The ability to judge risk is critical to the long game of self defense. (As it happens, it’s also critical to efficient preparedness, investing your retirement funds wisely, and the choice between flying or driving to your vacation destination.) Yet, despite its importance, it’s very rarely talked about — especially in the self defense community.
“You never know where evil will strike!”
While it’s true that evil can strike anywhere, anytime, the reality is that it strikes more often in some places and under some circumstances than others. Cancer, too, can strike anyone anywhere, and yet there are certain behaviors (and genetic predispositions) which make it more likely with some people than with others. The smart ones alter their behaviors to avoid both evil and cancer, while simultaneously understanding that there is no such thing as complete protection.
By assessing our overall risk, and the risk of specific behaviors and activities, we can take reasonable, prudent steps to reduce the chances of being victims of either cancer or evil. We can’t absolutely eliminate the chance, but we can significantly alter our own probability of facing either (and more.)
This, I think, is why so many people avoid this whole business of risk assessment: they want complete assurance, but we can’t predict anything with absolute accuracy. There will always be a certain amount of unpredictability, and a lot of folks can’t deal with that. They want black and white, not grey. The trouble is that the world is mostly made up of greys.
Playing the game is safer when you know how
If you’re getting the idea that life is uncertain, congratulations! It is. Life is all about percentages and probabilities, and all we can do is nudge the odds in our favor now and again through our choices and actions. Despite our best efforts, sometimes things happen that we can’t predict. It’s for those times that we have lifesaving tools like trauma kits, fire extinguishers, and lawfully wielded firearms.
What we shouldn’t do is allow ourselves to behave as though those items are all the protection we need. I call them “terminal tools” — the things we use when everything else has failed and we have no other recourse. Risk assessment should lead us to avoiding the need to use terminal tools in the first place; our training should provide us with the ability to use them judiciously and efficiently when we need to.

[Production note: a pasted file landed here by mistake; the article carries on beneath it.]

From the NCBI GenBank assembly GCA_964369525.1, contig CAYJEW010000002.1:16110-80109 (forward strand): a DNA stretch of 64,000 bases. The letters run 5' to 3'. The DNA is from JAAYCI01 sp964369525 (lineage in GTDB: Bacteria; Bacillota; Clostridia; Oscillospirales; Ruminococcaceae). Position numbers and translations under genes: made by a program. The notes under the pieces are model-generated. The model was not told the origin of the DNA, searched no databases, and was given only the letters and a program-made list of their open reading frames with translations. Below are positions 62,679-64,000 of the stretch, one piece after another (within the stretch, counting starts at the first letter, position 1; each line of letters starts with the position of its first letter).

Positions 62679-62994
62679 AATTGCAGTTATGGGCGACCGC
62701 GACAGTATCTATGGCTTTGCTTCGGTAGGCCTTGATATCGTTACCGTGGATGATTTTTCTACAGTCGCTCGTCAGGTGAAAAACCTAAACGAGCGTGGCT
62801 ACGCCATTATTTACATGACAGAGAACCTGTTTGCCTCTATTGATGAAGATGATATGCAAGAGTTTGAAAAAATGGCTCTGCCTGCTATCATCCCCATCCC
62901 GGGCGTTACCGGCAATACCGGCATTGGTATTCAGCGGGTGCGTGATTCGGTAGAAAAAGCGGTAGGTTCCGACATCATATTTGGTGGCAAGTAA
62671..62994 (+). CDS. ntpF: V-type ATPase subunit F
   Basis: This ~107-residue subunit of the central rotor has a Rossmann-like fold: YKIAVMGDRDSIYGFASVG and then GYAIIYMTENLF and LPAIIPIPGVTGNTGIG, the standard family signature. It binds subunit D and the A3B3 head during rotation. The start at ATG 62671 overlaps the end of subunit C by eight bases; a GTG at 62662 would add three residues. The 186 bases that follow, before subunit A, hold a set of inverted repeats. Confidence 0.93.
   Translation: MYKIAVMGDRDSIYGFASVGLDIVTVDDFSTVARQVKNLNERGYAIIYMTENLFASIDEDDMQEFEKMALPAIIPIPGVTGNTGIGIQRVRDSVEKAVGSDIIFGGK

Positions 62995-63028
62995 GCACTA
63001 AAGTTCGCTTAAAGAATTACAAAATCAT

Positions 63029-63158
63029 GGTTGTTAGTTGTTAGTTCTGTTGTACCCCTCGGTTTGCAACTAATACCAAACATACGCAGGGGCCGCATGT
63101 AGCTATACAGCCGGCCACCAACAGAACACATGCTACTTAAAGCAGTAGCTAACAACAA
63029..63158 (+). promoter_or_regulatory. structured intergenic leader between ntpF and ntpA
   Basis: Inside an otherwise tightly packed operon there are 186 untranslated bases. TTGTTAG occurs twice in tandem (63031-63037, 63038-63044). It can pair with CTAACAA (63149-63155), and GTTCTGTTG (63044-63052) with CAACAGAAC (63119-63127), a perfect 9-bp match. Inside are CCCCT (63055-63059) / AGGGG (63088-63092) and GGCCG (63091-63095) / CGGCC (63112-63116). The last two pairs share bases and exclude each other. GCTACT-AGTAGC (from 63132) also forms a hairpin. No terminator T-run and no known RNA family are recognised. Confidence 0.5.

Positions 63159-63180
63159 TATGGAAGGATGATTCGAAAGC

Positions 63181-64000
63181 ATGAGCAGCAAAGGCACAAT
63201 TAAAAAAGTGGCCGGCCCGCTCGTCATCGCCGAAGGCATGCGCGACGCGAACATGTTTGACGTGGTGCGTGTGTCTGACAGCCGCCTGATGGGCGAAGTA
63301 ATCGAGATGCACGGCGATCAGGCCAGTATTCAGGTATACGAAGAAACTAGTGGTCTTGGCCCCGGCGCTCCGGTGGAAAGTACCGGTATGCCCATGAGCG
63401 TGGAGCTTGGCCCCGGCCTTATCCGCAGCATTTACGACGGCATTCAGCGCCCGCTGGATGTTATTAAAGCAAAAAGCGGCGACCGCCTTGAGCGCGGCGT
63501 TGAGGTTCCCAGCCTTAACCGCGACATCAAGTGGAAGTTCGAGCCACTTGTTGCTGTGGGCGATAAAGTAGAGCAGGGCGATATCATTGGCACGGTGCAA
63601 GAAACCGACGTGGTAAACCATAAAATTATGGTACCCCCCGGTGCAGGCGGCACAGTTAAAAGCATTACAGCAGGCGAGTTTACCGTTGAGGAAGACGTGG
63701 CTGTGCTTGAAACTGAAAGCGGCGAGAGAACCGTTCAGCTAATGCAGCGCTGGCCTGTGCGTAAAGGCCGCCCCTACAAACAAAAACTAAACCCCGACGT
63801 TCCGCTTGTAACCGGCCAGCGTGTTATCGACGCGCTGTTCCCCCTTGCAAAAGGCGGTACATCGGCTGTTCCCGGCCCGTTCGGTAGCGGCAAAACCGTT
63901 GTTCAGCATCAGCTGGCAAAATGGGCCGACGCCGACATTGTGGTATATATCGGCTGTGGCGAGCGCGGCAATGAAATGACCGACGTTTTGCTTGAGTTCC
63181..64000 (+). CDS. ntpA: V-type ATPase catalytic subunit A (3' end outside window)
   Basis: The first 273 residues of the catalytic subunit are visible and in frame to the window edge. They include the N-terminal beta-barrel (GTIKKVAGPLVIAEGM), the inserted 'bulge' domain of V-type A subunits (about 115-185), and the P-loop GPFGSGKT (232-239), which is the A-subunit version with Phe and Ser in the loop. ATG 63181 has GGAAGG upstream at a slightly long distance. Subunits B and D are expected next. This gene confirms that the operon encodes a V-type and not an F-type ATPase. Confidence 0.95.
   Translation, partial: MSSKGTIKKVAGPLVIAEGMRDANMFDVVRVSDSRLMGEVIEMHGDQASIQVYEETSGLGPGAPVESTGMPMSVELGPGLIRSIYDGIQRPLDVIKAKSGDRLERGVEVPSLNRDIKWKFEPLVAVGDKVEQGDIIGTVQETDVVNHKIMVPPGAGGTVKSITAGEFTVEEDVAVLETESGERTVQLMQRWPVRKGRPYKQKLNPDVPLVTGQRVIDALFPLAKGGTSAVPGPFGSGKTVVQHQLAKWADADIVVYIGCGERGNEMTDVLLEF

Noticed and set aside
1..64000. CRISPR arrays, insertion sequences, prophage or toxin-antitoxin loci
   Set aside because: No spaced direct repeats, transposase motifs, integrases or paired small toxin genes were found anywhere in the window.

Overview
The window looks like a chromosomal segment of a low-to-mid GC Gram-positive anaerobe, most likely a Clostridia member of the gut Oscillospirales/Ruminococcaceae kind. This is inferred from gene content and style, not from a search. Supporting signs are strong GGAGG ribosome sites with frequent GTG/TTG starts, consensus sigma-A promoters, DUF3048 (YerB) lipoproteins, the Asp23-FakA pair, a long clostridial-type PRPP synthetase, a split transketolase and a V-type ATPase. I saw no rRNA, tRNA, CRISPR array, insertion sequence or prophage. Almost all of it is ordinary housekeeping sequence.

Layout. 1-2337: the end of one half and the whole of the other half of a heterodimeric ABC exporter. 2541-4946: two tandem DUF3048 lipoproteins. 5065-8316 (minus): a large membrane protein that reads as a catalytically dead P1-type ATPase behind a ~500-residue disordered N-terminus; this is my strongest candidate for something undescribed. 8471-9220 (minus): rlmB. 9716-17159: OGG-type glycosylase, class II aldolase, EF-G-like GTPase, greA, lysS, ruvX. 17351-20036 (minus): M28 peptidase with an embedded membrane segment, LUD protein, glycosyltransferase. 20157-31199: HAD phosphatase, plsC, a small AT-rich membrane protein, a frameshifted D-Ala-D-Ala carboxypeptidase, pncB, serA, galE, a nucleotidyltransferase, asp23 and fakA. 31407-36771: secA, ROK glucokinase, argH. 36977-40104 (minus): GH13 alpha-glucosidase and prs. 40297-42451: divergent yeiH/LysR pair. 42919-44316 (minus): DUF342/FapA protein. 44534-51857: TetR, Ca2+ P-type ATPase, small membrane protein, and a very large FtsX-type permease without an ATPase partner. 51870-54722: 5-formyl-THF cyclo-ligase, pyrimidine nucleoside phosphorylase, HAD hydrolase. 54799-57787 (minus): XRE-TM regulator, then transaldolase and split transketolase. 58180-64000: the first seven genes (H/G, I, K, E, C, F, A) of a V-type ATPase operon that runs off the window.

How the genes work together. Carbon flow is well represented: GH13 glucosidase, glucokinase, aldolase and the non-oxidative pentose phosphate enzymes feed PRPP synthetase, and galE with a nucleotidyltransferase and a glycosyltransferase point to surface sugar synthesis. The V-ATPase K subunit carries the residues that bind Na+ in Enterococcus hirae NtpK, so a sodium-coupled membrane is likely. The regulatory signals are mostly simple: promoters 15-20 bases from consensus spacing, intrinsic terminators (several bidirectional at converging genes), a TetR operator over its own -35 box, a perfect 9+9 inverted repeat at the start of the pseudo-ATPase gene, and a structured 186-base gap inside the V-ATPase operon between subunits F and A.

The kicker is that if you can’t assess the risk, you can’t avoid it. That means you’re essentially flying blind.
The defensive firearm, for instance, is the tool for those rare times when, despite our best efforts, we find ourselves faced with evil and have no other way to prevent our death (or the death of other innocents.) We can and should, however, live our lives in ways that make it less likely to even need one. We can make better choices in where we go, what we do, and who we hang around with. We can think in terms of prevention before response, and alter those aspects of our lives which needlessly expose us to identifiable danger.
The danger avoided is always better than the danger confronted, because there’s no guarantee that we’ll be successful in the confrontation.
You have to make the effort
Assessing risk needs to happen at all levels of defensive preparedness. I talk about this at some length in my book Prepping For Life, where I take the reader through a systematic way of assessing long-term risk. The same type of assessment needs to happen on a day-to-day, and sometimes even a minute-to-minute, basis.
This doesn’t come naturally. We have to force ourselves to do it, to consider what the possible danger is, how it might impact us, and finally what it’s going to require in terms of action to avoid. Ralph Mroz recently wrote about this topic and proposed a low-overhead idea of judging risk in the moment; it’s actually not a bad approach and worth considering.
The key, though, is that you have to actually do it. There’s really no magic in the process; it doesn’t matter so much how you do it, but simply that you do. The value comes not from how precise or comprehensive the assessment is, but from the fact that it’s being done at all. The more you do it, the easier it becomes — but you have to force yourself to do it until it becomes a habit.
It’s that habit which will enhance your overall safety, not what you’re carrying on your belt.
I’ll leave you with this to ponder: if someone can’t, or won’t, assess risk, can he/she reliably assess the need to use deadly force when faced with a problem?
– Grant Cunningham
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- Posted by Grant Cunningham
- On October 15, 2018